On the 24th July, the Agent of Change Principle was finally introduced into the Government’s National Planning Policy Framework (NPPF) for England.
After years of campaigning from the Music Venue Trust, alongside support from UK Music and the Musicians Union, it champions a huge achievement for grassroots venues, musicians and audiences. This means that developers are now responsible for identifying and providing solutions to any sound problems, if granted planning permission to build, and averts music venues, community clubs and churches running into costly disputes as a result of noise complaints from new neighbours.
MU General Secretary, Horace Trubridge said:
“This is great news for venues, musicians and audiences, who together have built up a world-famous live scene despite increasing obstacles and threats.
“Whilst this comes too late for some of the fantastic venues that have closed in recent years, we hope that the support is sufficient to allow current and future venues to not only exist but to thrive in the ever-changing environments that they’ve played a part in shaping.”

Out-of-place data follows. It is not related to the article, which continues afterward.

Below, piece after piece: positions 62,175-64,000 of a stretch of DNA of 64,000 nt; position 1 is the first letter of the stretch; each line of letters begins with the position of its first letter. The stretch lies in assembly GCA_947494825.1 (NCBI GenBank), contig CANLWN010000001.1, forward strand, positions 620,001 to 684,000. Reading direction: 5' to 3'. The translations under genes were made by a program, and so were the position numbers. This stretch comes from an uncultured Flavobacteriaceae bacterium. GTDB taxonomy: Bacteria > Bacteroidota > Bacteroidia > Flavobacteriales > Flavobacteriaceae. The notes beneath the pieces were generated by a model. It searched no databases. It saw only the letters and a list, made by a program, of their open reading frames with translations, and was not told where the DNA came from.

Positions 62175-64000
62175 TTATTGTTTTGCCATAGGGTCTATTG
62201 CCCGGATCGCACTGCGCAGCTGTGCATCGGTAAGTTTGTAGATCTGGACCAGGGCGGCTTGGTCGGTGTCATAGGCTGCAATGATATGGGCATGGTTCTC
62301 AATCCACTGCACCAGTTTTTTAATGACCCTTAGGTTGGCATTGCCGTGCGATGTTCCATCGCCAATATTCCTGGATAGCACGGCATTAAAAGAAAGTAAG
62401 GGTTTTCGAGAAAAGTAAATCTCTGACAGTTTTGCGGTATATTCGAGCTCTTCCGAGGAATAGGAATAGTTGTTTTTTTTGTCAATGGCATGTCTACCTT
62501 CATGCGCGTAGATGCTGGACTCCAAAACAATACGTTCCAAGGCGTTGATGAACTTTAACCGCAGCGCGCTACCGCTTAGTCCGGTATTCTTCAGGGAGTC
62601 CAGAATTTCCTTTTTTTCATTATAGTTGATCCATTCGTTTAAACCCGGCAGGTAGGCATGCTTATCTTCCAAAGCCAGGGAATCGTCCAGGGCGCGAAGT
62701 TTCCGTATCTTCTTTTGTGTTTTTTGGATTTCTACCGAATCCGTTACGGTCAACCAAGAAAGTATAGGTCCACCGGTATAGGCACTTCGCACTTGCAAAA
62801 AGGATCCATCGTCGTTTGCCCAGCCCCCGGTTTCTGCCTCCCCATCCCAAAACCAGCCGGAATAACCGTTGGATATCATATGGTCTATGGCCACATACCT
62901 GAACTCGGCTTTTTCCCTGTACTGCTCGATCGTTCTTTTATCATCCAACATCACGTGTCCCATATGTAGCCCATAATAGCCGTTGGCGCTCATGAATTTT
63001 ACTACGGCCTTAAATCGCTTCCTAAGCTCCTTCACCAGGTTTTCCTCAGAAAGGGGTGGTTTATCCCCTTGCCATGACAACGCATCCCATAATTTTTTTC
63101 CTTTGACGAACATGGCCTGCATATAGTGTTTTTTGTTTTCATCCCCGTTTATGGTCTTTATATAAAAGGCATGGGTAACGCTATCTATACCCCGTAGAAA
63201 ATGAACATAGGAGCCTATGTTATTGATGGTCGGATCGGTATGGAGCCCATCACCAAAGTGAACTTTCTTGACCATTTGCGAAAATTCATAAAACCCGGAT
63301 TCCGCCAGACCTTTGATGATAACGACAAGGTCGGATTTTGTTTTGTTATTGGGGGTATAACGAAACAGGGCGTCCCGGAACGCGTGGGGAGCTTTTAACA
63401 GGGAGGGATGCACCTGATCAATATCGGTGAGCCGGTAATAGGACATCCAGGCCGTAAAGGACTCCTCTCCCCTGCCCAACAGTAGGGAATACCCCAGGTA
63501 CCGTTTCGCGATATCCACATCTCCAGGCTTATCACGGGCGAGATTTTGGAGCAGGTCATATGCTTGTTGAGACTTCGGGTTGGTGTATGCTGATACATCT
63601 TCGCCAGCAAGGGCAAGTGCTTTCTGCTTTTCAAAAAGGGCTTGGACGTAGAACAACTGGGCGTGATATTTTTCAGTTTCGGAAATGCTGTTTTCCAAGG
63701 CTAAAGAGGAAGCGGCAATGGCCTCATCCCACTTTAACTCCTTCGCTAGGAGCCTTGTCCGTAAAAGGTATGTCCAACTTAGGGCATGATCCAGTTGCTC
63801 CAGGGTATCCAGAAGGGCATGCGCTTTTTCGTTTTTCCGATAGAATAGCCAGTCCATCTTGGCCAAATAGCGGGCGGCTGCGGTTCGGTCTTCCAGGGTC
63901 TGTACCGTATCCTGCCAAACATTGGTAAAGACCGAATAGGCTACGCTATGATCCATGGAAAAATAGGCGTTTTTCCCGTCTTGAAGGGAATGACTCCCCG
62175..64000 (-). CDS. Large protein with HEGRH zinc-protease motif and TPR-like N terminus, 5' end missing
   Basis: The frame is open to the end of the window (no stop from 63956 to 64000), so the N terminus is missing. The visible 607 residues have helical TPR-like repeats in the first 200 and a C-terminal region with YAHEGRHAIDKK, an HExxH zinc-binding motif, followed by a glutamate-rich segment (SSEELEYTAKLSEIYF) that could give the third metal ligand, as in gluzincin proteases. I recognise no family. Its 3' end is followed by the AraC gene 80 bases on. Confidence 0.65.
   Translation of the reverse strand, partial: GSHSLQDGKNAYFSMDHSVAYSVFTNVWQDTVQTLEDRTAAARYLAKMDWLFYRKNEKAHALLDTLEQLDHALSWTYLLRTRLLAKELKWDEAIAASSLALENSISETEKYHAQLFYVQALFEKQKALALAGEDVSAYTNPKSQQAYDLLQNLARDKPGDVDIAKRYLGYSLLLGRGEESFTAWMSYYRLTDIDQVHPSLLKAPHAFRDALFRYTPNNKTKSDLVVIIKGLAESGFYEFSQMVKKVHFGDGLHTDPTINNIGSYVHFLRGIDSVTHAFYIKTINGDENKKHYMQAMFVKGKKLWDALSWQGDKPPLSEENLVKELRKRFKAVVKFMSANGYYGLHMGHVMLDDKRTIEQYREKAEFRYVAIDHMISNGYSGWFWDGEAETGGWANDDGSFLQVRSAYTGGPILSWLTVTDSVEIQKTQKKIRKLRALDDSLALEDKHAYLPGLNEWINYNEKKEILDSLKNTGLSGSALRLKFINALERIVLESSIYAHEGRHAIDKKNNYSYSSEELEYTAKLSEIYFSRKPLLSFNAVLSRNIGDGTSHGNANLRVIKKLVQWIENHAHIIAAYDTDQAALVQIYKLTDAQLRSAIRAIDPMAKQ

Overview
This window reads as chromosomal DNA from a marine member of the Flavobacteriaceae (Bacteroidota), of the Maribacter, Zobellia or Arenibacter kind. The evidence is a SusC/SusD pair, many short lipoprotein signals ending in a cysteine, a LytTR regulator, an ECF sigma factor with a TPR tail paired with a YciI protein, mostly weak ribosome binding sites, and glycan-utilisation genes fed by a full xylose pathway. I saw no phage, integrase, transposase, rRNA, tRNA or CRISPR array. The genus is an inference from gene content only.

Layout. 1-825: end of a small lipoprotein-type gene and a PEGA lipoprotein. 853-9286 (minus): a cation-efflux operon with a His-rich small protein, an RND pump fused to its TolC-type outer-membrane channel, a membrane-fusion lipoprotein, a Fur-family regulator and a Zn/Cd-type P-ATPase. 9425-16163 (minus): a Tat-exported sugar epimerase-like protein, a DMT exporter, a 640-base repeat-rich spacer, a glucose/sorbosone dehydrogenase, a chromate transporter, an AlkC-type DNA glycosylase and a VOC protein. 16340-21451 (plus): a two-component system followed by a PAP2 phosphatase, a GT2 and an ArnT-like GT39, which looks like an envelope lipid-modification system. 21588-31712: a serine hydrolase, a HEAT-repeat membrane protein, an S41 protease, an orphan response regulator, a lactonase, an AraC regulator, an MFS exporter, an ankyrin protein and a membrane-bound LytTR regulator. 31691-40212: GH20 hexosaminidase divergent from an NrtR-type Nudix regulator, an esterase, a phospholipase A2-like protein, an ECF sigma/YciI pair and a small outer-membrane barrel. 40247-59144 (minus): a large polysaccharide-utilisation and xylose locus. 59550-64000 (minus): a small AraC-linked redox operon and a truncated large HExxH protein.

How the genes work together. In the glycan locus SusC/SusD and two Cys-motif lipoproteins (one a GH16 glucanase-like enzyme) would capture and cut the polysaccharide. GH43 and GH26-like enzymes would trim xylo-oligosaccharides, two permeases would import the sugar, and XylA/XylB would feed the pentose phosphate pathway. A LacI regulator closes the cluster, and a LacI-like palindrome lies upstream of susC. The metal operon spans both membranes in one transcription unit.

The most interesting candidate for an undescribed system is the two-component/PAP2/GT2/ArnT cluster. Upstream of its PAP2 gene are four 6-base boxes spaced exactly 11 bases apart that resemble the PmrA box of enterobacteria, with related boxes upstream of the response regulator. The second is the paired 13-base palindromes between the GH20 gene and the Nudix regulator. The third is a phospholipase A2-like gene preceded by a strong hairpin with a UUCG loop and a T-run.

From the Agent of Change Bill paragraph 182:
Planning policies and decisions should ensure that new development can be integrated effectively with existing businesses and community facilities (such as places of worship, pubs, music venues and sports clubs). Existing businesses and facilities should not have unreasonable restrictions placed on them as a result of development permitted after they were established. Where the operation of an existing business or community facility could have a significant adverse effect on new development (including changes of use) in its vicinity, the applicant (or ‘agent of change’) should be required to provide suitable mitigation before the development has been completed.